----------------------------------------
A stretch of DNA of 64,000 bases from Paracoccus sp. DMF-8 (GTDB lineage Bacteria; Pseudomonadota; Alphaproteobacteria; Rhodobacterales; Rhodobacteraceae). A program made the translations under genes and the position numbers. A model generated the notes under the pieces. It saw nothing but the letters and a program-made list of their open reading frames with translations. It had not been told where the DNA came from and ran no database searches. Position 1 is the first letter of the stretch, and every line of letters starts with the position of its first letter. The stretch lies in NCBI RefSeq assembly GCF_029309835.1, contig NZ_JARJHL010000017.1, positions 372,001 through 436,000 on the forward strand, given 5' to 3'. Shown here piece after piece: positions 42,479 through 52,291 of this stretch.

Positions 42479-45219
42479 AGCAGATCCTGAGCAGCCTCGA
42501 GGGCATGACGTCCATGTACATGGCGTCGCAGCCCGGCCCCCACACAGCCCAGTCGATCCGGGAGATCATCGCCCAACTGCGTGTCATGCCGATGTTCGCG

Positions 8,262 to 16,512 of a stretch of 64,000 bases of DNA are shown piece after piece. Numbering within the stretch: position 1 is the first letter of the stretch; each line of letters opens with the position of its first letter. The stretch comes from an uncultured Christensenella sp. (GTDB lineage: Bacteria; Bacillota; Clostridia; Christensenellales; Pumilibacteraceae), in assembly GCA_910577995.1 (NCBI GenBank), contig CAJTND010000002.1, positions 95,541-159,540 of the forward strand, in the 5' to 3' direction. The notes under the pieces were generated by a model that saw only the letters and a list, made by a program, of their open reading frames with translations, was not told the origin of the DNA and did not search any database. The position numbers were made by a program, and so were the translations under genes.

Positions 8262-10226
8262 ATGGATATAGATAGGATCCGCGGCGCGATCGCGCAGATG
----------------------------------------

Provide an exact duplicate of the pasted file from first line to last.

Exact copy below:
A stretch of DNA of 64,000 bases from Paracoccus sp. DMF-8 (GTDB lineage Bacteria; Pseudomonadota; Alphaproteobacteria; Rhodobacterales; Rhodobacteraceae). A program made the translations under genes and the position numbers. A model generated the notes under the pieces. It saw nothing but the letters and a program-made list of their open reading frames with translations. It had not been told where the DNA came from and ran no database searches. Position 1 is the first letter of the stretch, and every line of letters starts with the position of its first letter. The stretch lies in NCBI RefSeq assembly GCF_029309835.1, contig NZ_JARJHL010000017.1, positions 372,001 through 436,000 on the forward strand, given 5' to 3'. Shown here piece after piece: positions 42,479 through 52,291 of this stretch.

Positions 42479-45219
42479 AGCAGATCCTGAGCAGCCTCGA
42501 GGGCATGACGTCCATGTACATGGCGTCGCAGCCCGGCCCCCACACAGCCCAGTCGATCCGGGAGATCATCGCCCAACTGCGTGTCATGCCGATGTTCGCG

Positions 8,262 to 16,512 of a stretch of 64,000 bases of DNA are shown piece after piece. Numbering within the stretch: position 1 is the first letter of the stretch; each line of letters opens with the position of its first letter. The stretch comes from an uncultured Christensenella sp. (GTDB lineage: Bacteria; Bacillota; Clostridia; Christensenellales; Pumilibacteraceae), in assembly GCA_910577995.1 (NCBI GenBank), contig CAJTND010000002.1, positions 95,541-159,540 of the forward strand, in the 5' to 3' direction. The notes under the pieces were generated by a model that saw only the letters and a list, made by a program, of their open reading frames with translations, was not told the origin of the DNA and did not search any database. The position numbers were made by a program, and so were the translations under genes.

Positions 8262-10226
8262 ATGGATATAGATAGGATCCGCGGCGCGATCGCGCAGATG